We can apply this to our lives by comparing Christ’s teaching in John 15. Here, Christ shows the significance of the fruit bearing process for believers. Scofield makes reference to this in his study Bible. He informs us there are “Three degrees in fruit-bearing: “Fruit,” John 15:2, “more fruit,” John 15:2, “much fruit,” John 15:5 John 15:8 . As we bear “much fruit” the Father is glorified in us. The minor moralities and graces of Christianity are often imitated, but never the ninefold “fruit” of Galatians 5:22 Galatians 5:23 . Where such fruit is the Father glorified. The Pharisees were moral and intensely “religious,” but not one of them could say with Christ, “I have glorified thee on the earth” John 17:4 .” When others look at us do they see leaves, fruit, more fruit, or much fruit?
Zechariah was a prophet to the remnant who returned to their land after the 70 year captivity. Through Zechariah’s eight visions of the night God discloses how Israel’s foes will be destroyed, her idols removed, her city and Temple restored, and her Messiah revealed. Haggai and Zechariah labored together as prophets in the rebuilding of the temple, and tradition tells us they were buried in the same grave. In the first four chapters of Zechariah four different trees are mentioned. The first tree found is the Myrtle tree (1:10-11).
In Scripture the myrtle tree is always seen as a picture or sign of the millennial blessing for Israel. The branches of the Myrtle tree were used in the construction of the booths during the feast of tabernacles, which was a feast looking forward to the Millennium (Neh. 8:15). While speaking of the millennial kingdom Isaiah prophesied, “…instead of the brier shall come up the myrtle tree…(Is. 55:13).”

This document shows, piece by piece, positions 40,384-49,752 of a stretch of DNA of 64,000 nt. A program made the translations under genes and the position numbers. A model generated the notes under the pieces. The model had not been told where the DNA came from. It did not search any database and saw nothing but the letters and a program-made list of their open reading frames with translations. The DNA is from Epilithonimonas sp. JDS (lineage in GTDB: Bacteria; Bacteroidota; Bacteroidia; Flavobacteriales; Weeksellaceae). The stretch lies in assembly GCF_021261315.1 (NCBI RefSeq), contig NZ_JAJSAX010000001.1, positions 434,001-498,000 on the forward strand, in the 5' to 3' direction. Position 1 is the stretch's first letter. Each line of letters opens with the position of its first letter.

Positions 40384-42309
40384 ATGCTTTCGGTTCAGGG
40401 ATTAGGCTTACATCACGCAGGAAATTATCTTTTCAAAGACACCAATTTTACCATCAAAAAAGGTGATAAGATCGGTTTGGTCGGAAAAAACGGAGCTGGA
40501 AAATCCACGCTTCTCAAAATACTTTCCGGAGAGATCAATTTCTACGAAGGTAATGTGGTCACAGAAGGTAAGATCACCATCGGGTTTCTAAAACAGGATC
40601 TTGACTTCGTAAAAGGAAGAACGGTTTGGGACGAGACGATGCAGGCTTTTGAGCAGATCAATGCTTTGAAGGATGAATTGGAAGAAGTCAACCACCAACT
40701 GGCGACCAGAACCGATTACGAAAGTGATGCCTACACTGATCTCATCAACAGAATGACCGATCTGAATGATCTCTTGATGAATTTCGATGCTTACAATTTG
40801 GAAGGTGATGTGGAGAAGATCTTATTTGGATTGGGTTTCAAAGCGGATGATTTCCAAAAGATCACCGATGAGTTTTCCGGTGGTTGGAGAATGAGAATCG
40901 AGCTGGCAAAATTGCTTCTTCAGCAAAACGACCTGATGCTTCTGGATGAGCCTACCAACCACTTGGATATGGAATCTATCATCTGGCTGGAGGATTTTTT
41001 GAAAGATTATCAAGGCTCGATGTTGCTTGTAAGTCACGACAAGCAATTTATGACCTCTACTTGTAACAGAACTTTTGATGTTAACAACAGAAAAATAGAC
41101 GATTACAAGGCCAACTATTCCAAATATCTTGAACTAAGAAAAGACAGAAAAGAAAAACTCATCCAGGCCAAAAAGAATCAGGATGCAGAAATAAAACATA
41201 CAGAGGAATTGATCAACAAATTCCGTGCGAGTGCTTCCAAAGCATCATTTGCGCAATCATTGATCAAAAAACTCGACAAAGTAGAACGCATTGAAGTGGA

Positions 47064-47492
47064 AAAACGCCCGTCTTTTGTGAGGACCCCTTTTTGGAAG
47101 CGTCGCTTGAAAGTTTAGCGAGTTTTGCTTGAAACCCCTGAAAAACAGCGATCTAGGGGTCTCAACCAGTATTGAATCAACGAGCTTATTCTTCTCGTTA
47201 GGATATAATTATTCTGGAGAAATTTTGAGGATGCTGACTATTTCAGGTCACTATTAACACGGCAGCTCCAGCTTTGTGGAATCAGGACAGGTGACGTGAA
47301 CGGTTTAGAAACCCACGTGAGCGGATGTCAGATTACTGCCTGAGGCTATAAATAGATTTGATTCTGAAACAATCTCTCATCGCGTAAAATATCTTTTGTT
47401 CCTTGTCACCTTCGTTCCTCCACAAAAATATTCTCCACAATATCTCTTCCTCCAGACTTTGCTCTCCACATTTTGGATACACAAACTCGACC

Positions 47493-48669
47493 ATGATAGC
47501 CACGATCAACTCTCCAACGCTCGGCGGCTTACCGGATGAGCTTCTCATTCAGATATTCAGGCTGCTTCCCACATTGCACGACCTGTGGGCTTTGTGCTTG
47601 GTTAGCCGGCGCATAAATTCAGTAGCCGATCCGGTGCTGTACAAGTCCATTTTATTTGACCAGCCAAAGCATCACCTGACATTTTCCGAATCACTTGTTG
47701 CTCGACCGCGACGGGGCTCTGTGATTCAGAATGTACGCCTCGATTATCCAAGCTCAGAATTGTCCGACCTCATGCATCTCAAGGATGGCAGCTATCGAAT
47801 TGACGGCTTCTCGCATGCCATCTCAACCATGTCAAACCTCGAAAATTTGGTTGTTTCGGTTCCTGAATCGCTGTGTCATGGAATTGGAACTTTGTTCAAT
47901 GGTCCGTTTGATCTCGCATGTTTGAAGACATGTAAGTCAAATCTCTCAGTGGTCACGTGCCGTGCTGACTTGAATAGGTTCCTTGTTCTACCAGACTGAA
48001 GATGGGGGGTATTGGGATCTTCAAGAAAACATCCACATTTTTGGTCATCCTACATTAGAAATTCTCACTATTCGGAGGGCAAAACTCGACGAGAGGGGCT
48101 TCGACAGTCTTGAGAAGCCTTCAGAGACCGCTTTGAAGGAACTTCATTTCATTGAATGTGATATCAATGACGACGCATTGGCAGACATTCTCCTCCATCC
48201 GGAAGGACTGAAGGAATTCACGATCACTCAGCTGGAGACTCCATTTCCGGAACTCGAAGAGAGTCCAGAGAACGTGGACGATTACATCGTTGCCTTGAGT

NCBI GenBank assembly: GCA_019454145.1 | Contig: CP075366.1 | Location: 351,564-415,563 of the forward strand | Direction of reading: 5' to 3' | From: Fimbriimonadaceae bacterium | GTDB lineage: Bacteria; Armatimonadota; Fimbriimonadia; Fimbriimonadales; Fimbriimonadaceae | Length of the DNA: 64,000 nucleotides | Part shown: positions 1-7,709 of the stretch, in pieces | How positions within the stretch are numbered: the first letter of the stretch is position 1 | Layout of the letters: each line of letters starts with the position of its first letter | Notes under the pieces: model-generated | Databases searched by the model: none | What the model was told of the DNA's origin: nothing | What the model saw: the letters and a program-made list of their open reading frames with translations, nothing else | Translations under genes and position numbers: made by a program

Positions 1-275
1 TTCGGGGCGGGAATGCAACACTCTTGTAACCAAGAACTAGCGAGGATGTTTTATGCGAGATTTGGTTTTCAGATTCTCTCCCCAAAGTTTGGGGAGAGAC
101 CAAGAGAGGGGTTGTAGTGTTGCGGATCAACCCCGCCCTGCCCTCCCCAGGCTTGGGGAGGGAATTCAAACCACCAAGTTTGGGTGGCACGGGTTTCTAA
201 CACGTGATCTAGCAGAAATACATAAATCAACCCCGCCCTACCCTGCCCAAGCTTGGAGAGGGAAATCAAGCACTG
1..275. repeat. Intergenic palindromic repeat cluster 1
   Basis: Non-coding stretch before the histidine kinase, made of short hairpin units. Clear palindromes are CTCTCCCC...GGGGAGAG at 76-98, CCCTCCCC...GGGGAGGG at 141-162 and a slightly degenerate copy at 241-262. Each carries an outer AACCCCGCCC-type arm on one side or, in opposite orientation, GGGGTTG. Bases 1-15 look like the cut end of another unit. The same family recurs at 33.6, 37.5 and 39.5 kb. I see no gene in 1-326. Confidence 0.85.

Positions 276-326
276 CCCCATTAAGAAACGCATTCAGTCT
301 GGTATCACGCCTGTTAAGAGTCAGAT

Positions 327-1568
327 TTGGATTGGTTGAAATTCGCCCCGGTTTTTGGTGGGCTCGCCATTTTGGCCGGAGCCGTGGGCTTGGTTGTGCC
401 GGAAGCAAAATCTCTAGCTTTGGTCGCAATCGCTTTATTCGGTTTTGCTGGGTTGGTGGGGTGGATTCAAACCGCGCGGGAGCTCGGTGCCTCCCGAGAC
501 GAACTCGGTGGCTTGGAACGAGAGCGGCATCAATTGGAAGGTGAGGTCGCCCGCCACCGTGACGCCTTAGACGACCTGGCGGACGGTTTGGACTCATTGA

There are many unique patterns that form in the grain of the myrtle. Myrtle trees grow slowly, and the struggle or stress during the growth of the tree causes the patterns and unique figurations. When seen on a hill or in a pasture the mature myrtle is so symmetrical it would seem to be a carefully pruned, cultivated tree. As believers, we are going to face many struggles and encounter many long days that will seem as though God is silent. God is never late, inactive or not working. His “silence” means He is working in ways that cannot be seen in and around you. Like the myrtle, the final product will be one of maturity and beauty. All believers who have endured hardships, followed Christ, or have been through the pruning process have a Christ-likeness that those who have missed out on these “growing pains” do not possess.
I would like to start by thanking all the men and women who are currently giving all they have in order to protect our freedoms in the armed services. I would also like to say “Thank you” to all the family members who have lost loved ones while serving our country.
It is unclear where exactly this tradition originated; numerous different communities may have independently initiated the memorial gatherings. “Nevertheless, in 1966 the federal government declared Waterloo, New York, the official birthplace of Memorial Day. Waterloo—which had first celebrated the day on May 5, 1866—was chosen because it hosted an annual, community-wide event, during which businesses closed and residents decorated the graves of soldiers with flowers and flags. On May 5, 1862, General John A. Logan, leader of an organization for Northern Civil War veterans, called for a nationwide day of remembrance later that month and named it Decoration Day. Many Northern states held similar commemorative events and reprised the tradition in subsequent years; by 1890 each one had made Decoration Day an official state holiday. Many Southern states, on the other hand, continued to honor their dead on separate days until after World War I.